Location of Important Documents – Write down the location of important documents and items that your representative will need. Included on this list are items such as your estate planning documents, insurance policies, vehicle titles, stock certificates… any document or item your personal representative will need to execute your plans. Many of these may be in the same location which makes your task and that of the representative easier.
Don’t forget to include on your list the location of any safe deposit boxes and box key(s). I heard a story recently about a gentleman who had worked all across the country. The executor had a bank box key, but no record of the bank where the box was located. It was never found! Equally as frustrating (and costly) is the bank box with no key.
All of these lists should be made available to your representative before they are needed. Remember, this is a person in whom you are placing a great amount of trust but it’s still important for you and your agent to safeguard the information carefully.
Now you’re permitted to take a break – but not a long one. Let’s look at a different aspect of getting organized.
1. Let It Go! – Some cool, rainy morning announce to yourself, “Today is the day!” Then get busy tossing stuff out. No need to keep ten years’ worth of bank records, nor your entire unabridged history of federal and state tax returns. Weed out correspondence and trash that stack of privacy statements. With electronic recordkeeping, most banks and other financial institutions can produce sufficient historical statements and records for you. With a secure log-in, you can retrieve most information from their website.
Note: Generally tax returns should be kept for at least 6 years. Check IRS.gov for guidelines. ALSO Note: Shred or completely incinerate the items you’re “tossing” to prevent identity theft.
2. Let It Go! – If there are items you are considering leaving as a gift “one day” to a family member or a dear friend, why not give it now? You, not your representative, will get the joy of presenting the item to the person. You also get to experience the appreciation of the recipient. Obviously, this doesn’t apply to an item you’re still using, but if it’s gathering dust or hidden in a drawer, let it go. Give it graciously.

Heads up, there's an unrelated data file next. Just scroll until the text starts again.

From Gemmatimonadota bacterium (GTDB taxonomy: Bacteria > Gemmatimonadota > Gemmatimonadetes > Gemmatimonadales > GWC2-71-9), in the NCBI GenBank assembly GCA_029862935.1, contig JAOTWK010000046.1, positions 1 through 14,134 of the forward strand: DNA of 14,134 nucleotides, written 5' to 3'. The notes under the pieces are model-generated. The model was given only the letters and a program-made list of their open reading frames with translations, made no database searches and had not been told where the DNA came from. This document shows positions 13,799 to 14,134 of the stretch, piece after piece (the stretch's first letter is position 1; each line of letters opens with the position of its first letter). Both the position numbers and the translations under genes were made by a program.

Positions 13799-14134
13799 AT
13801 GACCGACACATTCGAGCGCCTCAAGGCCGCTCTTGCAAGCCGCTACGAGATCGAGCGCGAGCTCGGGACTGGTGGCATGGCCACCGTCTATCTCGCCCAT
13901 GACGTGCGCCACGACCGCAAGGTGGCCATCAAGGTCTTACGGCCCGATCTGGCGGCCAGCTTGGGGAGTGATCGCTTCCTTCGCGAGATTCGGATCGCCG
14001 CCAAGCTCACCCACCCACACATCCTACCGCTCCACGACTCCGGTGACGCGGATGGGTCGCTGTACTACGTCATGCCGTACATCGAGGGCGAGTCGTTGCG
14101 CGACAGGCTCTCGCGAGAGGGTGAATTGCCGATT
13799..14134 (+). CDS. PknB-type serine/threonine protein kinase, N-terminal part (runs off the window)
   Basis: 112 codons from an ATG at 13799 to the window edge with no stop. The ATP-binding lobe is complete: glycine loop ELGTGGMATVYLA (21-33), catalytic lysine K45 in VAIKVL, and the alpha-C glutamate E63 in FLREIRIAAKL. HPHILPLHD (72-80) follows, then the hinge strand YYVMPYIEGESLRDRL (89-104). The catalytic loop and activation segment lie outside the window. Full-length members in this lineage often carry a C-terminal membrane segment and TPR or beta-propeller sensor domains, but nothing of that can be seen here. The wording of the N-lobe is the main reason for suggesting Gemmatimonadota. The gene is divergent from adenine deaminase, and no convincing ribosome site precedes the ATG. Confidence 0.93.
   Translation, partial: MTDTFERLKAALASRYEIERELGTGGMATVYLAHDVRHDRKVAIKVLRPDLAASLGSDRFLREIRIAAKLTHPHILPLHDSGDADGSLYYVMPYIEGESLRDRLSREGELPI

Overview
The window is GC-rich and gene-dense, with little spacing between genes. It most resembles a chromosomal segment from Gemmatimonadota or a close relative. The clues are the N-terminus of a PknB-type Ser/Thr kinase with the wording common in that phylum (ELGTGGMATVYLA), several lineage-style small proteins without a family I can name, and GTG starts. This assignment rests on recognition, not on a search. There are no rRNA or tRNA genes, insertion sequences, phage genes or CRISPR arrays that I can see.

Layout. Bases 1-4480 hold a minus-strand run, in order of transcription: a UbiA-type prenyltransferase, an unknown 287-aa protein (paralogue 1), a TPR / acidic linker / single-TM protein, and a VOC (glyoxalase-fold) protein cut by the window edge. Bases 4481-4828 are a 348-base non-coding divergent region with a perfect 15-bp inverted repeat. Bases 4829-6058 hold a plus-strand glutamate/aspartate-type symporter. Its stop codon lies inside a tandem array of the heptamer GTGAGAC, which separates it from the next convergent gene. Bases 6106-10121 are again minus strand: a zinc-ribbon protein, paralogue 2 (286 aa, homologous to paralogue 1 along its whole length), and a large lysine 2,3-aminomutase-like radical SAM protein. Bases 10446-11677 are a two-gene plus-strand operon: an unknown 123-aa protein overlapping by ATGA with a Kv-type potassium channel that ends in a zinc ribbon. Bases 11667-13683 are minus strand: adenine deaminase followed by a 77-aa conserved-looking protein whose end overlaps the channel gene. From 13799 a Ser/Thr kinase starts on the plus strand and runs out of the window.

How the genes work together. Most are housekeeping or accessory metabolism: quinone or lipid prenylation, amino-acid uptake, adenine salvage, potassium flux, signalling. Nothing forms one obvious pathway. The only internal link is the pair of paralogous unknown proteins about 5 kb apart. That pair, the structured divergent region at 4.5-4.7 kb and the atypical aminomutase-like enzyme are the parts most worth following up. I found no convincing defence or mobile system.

3. Let It Go! – Among your assets you may have property that could currently benefit your church or another ministry organization. Real estate, stocks, bonds, or mutual funds make ideal gifts to ministries and charitable organizations. Review the property you have and pray about making a gift to support the spread of the Gospel. There are tax advantages for giving assets that have appreciated in value. There is also an advantage to giving real estate located in another parish or state by potentially reducing the cost of administering your estate.
Now it’s time to stop pretending. If you haven’t done so, create an estate plan that allows the personal representatives you choose to care for you and your possessions when that need arises. Then get organized to make the job easier for those who accept the task of acting on your behalf.
None of the planning and organization is ever easy, but a little preparation can smooth the path for others.